The takeaways are: mutual fund managers allocate too much capital to low-quality stocks and Mid Cap Value ETFs hold poor quality stocks.

Figure 3: Mid Cap Value Style Landscape For ETFs, Mutual Funds & Stocks

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Sources: New Constructs, LLC and company filings

As detailed in “Cheap Funds Dupe Investors”, the fund industry offers many cheap funds but very few funds with high-quality stocks, or with what I call good portfolio management.

Investors need to tread carefully when considering Mid Cap Value ETFs and mutual funds, as only 2 ETFs and 4 mutual funds in the Mid Cap Value style allocate enough value to Attractive-or-better-rated stocks to earn an Attractive rating.

Medifast Inc. (MED) is one of my favorite stocks held by Mid Cap Value ETFs and mutual funds and earns my Attractive rating. Since going public in 2005, MED has grown after-tax profits (NOPAT) by 35% compounded annually. Currently, MED earns a return on invested capital (ROIC) of 35%, placing it in the top quintile of all companies I cover. The company has also generated positive and increasing economic earnings for the past eight years. Despite this impressive track record of profit growth, MED is priced for low profit growth going forward. At its current price of ~$33/share, MED has a price to economic book value (PEBV) ratio of 1.2. This ratio implies the market expects MED to grow NOPAT by no more than 40% for the remaining life of the company. This expectation seems rather low given MED’s ability to grow NOPAT by 35% compounded annually since 2005. High profit growth and low market expectations make MED a stock to buy.

Sempra Energy (SRE) is one of my least favorite stocks held by Mid Cap Value ETFs and mutual funds and earns my Very Dangerous rating. Over the past eight years, SRE has grown NOPAT by less than 1% compounded annually, and the company’s ROIC has fallen from 9% to a bottom quintile 4%. Despite the declining ROIC and stagnant profits, the market currently places a high premium on SRE. In order to justify its current price of ~$105/share, SRE must grow NOPAT by 8% compounded annually for the next 13 years. Not many Utilities can deliver that much profit growth. SRE’s poor track record and high valuation make it Very Dangerous.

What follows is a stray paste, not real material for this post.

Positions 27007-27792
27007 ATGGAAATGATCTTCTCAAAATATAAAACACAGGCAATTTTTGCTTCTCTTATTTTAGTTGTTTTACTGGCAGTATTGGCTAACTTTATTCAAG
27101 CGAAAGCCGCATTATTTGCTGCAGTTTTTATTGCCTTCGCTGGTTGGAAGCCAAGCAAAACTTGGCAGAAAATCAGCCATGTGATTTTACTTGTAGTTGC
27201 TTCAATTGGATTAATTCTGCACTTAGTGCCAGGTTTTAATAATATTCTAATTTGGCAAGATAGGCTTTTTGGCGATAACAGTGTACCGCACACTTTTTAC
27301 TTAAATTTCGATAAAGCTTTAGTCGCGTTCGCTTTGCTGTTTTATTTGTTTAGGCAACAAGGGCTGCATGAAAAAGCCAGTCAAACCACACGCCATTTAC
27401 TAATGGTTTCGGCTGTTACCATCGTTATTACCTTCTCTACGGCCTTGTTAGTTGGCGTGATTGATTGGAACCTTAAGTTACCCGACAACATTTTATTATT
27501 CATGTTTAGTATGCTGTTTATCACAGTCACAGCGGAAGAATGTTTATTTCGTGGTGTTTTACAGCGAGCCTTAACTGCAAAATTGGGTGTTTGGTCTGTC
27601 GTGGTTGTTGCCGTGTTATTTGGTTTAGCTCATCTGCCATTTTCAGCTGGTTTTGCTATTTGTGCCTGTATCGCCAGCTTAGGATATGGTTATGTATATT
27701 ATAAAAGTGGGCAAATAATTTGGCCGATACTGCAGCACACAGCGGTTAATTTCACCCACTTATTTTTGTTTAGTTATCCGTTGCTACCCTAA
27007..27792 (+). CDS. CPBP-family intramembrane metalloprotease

Figures 4 and 5 show the rating landscape of all Mid Cap Value ETFs and mutual funds.

My Style Rankings for ETFs and Mutual Funds report ranks all styles and highlights those that offer the best investments.

Figure 4: Separating the Best ETFs From the Worst Funds

Mid-Cap-Value-ETFs

Sources: New Constructs, LLC and company filings

Figure 5: Separating the Best Mutual Funds From the Worst Funds

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Sources: New Constructs, LLC and company filings

Review my full list of ratings and rankings along with reports on all 16 ETFs and 166 mutual funds in the Mid Cap Value style.

Kyle Guske II contributed to this report.

Disclosure: David Trainer and Kyle Guske II receive no compensation to write about any specific stock, sector, style or theme.

Click here to download a PDF of this report.